Queries

Enumerated items

Sometimes, when enumerating objects or properties for example, a function may need to be called twice: a first time for returning the number of elements to be enumerated, then a second time with an initialized array of the right length to be filled with Vulkan objects:

function example_enumerate_physical_devices(instance)
    pPhysicalDeviceCount = Ref{UInt32}(0)

    # Get the length in pPhysicalDeviceCount.
    code = vkEnumeratePhysicalDevices(instance, pPhysicalDeviceCount, C_NULL)

    @assert code == VK_SUCCESS
    # Initialize the array with the returned length.
    pPhysicalDevices = Vector{VkPhysicalDevice}(undef, pPhysicalDeviceCount[])

    # Fill the array.
    code = vkEnumeratePhysicalDevices(instance, pPhysicalDeviceCount, pPhysicalDevices)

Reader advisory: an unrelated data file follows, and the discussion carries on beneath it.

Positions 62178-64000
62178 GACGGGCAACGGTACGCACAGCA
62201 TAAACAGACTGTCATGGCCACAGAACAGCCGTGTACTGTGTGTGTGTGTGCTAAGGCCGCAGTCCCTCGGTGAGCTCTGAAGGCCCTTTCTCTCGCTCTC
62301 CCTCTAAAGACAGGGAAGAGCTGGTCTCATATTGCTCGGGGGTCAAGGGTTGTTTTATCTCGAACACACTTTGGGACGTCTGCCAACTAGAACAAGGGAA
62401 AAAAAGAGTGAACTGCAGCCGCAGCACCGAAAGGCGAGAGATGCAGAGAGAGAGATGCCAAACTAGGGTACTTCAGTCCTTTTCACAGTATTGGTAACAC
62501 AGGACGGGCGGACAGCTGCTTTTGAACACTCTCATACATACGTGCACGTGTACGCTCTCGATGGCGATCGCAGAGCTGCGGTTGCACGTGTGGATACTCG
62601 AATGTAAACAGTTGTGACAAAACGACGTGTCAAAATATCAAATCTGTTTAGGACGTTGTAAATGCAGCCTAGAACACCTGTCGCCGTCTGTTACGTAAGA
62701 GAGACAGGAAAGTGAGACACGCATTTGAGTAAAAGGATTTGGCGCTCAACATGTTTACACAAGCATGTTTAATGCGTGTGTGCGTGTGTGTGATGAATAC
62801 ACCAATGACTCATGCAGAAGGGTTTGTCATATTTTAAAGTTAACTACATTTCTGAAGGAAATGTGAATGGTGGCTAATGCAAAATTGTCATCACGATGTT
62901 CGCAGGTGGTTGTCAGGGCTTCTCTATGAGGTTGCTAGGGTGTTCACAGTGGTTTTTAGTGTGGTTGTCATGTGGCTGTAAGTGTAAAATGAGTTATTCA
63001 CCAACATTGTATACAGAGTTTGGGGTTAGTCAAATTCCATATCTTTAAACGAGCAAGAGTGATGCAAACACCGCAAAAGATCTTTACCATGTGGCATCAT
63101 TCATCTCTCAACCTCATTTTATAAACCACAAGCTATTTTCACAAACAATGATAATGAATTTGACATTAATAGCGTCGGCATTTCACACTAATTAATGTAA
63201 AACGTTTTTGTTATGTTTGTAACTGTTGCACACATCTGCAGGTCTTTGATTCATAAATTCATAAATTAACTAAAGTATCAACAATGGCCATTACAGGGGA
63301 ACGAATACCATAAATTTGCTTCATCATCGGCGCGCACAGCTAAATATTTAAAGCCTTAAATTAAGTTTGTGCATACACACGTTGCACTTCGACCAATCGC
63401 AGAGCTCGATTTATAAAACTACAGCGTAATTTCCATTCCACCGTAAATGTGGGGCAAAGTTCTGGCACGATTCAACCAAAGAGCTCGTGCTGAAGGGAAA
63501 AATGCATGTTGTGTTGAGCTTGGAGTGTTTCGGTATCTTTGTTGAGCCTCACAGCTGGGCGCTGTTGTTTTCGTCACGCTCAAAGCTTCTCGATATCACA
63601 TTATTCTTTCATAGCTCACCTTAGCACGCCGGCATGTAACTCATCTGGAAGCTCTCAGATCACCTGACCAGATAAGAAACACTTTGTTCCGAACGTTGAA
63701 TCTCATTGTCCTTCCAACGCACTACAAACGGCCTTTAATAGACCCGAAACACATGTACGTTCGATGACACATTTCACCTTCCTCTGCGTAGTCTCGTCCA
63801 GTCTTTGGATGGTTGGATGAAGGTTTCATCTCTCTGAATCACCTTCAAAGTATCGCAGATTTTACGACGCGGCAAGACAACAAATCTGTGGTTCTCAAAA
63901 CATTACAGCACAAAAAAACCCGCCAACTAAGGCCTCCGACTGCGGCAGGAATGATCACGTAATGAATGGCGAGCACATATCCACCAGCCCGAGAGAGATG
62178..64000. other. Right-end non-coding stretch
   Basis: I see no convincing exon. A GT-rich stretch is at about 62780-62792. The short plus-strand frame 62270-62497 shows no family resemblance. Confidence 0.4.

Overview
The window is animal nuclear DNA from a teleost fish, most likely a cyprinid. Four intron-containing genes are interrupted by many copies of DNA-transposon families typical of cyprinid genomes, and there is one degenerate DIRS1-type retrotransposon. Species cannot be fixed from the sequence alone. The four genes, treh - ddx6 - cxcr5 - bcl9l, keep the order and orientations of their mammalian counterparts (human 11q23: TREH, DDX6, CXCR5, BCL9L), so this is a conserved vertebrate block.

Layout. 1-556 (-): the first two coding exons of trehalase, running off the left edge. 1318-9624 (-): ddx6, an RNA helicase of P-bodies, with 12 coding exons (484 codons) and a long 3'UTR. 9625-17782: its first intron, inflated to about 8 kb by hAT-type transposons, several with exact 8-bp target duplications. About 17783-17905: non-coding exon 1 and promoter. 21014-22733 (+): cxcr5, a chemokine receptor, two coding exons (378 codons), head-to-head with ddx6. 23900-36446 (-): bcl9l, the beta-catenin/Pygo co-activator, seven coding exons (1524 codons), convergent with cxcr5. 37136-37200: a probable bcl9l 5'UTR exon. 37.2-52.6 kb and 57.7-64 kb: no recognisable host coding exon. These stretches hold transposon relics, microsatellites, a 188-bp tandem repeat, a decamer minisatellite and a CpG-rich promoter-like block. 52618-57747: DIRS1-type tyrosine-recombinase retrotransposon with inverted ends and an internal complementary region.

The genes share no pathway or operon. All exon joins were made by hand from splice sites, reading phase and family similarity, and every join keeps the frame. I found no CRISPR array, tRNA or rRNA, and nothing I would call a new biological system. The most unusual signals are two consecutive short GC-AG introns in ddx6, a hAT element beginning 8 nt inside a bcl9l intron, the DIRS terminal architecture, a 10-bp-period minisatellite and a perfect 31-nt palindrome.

@assert code == VK_SUCCESS

    pPhysicalDevices
end

example_enumerate_physical_devices(instance)
2-element Vector{Ptr{Nothing}}:
 Ptr{Nothing} @0x000000000784fbe0
 Ptr{Nothing} @0x00000000077fc940

The relevant enumeration functions are wrapped with this, so that only one call needs to be made, without worrying about creating intermediate arrays:

unwrap(enumerate_physical_devices(instance))
2-element Vector{PhysicalDevice}:
 PhysicalDevice(Ptr{Nothing} @0x000000000784fbe0)
 PhysicalDevice(Ptr{Nothing} @0x00000000077fc940)

Incomplete retrieval

Some API commands such as vkEnumerateInstanceLayerProperties may return a VK_INCOMPLETE code indicating that some items could not be written to the provided array. This happens if the number of available items changes after that the length is obtained, making the array too small. In this case, it is recommended to simply query the length again, and provide a vector of the updated size, starting over if the number of items changes again. To avoid doing this by hand, this step is automated in a while loop. Here is what it may look like:

function example_enumerate_physical_devices_2(instance)
    pPhysicalDeviceCount = Ref{UInt32}(0)